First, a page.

As Warren Buffett takes the stage this weekend, it's time to ask if his flagship company is still worth investing in.
The annual meeting of Berkshire Hathaway Inc. has been called a carnival of capitalism. It draws thousands to Mr. Buffett's home town of Omaha, Neb., providing the perfect opportunity to reflect on the great investor's philosophy and where his empire stands now.
Let's start with his philosophy. While it's hard to sum up the man's approach in only a few words, he is well known for buying quality stocks at fair prices and then holding them nearly indefinitely. Mr. Buffett takes a slow and deliberate approach that he likens to lethargy bordering on sloth.
That approach is right up my alley. After all, buying right and sitting tight has many advantages. Some important ones include minimizing trading commissions and deferring taxes.
On the other hand, sloth is deceptively hard to stick with in practice – at least when it comes to investing.
Investors are bombarded with advice that encourages them to trade frequently. To make matters worse, it's now a simple matter, thanks to computers and smartphones, to track every twitch of your portfolio.
The constant updates can be shockingly bad for your peace of mind. While a market surge might put a spring in your step, the downturns can really hurt.
People pay far more attention to losses than gains and the emotional impact of losing a dollar tends to be about twice that of gaining one. As a result, we humans aren't wired particularly well to handle the market's ups and downs.
Take Berkshire Hathaway's stock as an example. It has done exceptionally well over the very long term. Mr. Buffett started buying shares of the company for less than $20 (U.S.) a pop in the 1960s and it's now trading near $161,000 a share.
But the excellent long-term trend hides short-term volatility. The stock lagged the S&P 500 about 49.1 per cent of the time on a month-to-month basis since 1990. It outperformed only 50.9 per cent of the time when measured one month to the next.
Throw in the human tendency to feel losses more dramatically than gains and owning Berkshire could have been a disturbing experience for anyone who was following it day to day. The real pleasure – and profits – accrued only to those who could keep their eyes focused on the long term.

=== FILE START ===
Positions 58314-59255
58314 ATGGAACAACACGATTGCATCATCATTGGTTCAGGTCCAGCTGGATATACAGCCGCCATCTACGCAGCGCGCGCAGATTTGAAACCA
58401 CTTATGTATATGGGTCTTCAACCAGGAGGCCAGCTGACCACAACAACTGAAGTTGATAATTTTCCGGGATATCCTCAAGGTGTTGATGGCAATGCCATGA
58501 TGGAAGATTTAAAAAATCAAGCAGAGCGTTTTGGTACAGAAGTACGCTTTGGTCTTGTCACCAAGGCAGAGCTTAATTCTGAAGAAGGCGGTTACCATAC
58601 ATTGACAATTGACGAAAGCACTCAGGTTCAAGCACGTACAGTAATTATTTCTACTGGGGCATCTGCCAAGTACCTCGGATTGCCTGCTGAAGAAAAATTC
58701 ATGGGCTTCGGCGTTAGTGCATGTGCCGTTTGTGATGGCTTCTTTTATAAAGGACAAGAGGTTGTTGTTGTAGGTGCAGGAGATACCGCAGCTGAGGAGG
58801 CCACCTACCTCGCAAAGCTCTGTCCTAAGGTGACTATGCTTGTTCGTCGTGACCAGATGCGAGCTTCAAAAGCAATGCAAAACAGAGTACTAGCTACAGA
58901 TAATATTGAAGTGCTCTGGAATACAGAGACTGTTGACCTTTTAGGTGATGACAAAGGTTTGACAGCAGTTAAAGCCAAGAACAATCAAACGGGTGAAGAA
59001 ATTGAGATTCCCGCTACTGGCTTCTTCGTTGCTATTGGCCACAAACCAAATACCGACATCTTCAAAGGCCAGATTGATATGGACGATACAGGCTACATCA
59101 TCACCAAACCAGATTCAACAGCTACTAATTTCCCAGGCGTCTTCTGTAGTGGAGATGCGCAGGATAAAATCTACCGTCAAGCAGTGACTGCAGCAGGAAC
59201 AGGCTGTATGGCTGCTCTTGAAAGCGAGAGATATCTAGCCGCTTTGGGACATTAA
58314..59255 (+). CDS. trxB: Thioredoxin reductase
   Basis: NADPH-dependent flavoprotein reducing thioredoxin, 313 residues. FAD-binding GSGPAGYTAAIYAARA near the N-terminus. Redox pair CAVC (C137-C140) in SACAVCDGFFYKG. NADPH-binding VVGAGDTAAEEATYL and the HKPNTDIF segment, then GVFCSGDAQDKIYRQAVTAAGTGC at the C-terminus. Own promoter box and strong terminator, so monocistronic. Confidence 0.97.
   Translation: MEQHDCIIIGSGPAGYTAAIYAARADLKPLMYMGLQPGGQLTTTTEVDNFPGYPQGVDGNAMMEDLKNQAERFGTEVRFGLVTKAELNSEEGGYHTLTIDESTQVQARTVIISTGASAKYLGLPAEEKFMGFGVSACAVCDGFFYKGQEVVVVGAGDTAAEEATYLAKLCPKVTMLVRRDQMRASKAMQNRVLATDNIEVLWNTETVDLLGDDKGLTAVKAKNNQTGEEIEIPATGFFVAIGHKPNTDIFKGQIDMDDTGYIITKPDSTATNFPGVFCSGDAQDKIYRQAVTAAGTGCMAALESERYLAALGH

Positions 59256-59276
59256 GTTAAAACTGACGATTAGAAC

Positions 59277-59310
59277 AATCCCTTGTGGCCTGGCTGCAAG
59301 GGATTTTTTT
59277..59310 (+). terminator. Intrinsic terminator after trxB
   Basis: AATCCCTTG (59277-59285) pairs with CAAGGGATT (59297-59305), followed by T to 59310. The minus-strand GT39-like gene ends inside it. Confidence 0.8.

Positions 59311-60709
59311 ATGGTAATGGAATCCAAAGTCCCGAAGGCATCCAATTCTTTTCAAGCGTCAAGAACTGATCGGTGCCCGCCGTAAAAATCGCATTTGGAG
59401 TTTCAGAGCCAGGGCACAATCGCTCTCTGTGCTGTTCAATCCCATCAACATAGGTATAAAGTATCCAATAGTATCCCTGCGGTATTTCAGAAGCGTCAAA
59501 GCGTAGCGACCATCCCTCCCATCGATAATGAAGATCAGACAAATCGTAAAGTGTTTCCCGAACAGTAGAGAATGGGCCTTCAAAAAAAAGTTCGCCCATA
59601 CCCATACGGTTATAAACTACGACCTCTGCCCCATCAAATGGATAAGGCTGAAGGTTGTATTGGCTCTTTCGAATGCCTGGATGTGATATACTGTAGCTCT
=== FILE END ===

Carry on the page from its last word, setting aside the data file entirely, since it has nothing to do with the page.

All of this helps to explain why Mr. Buffett isn't glued to a computer terminal all day. Like many value investors, he works on a very long term time scale. If your favourite holding period is forever, there is no need to check your performance every second of the day.
But, speaking of long-term performance, it's worth considering whether or not Berkshire Hathaway itself might be a good value for patient investors.
The sage himself recently announced that Berkshire Hathaway would be willing to buy back stock at 1.2 times book value, or about $137,000 per class A share ($91 per class B share). The stock currently trades at about an 18-per-cent premium to the buyback level, which makes it more of a hold than a buy based on Mr. Buffett's own metric.
While Berkshire Hathaway's long-term record is great, the firm's stupendous size makes it impossible for it to grow nearly as quickly as it did in the past. In addition, Mr. Buffett is getting on in years and, at the ripe old age of 82, he won't be around for ever. On the other hand, the firm owns a collection of wonderful businesses that are likely to do well for a long time to come and, perhaps, deserve a more substantial premium.
On balance, I won't be rushing out to sell my Berkshire Hathaway shares and the firm can still do reasonably well over the long term. Mr. Buffett should also have a few more productive years left in him – even if he takes on a more advisory role in the future. On the other hand, I don't expect to add to my position either. Instead, I'll take a page out of Mr. Buffett's playbook and opt for a touch of sloth with this one.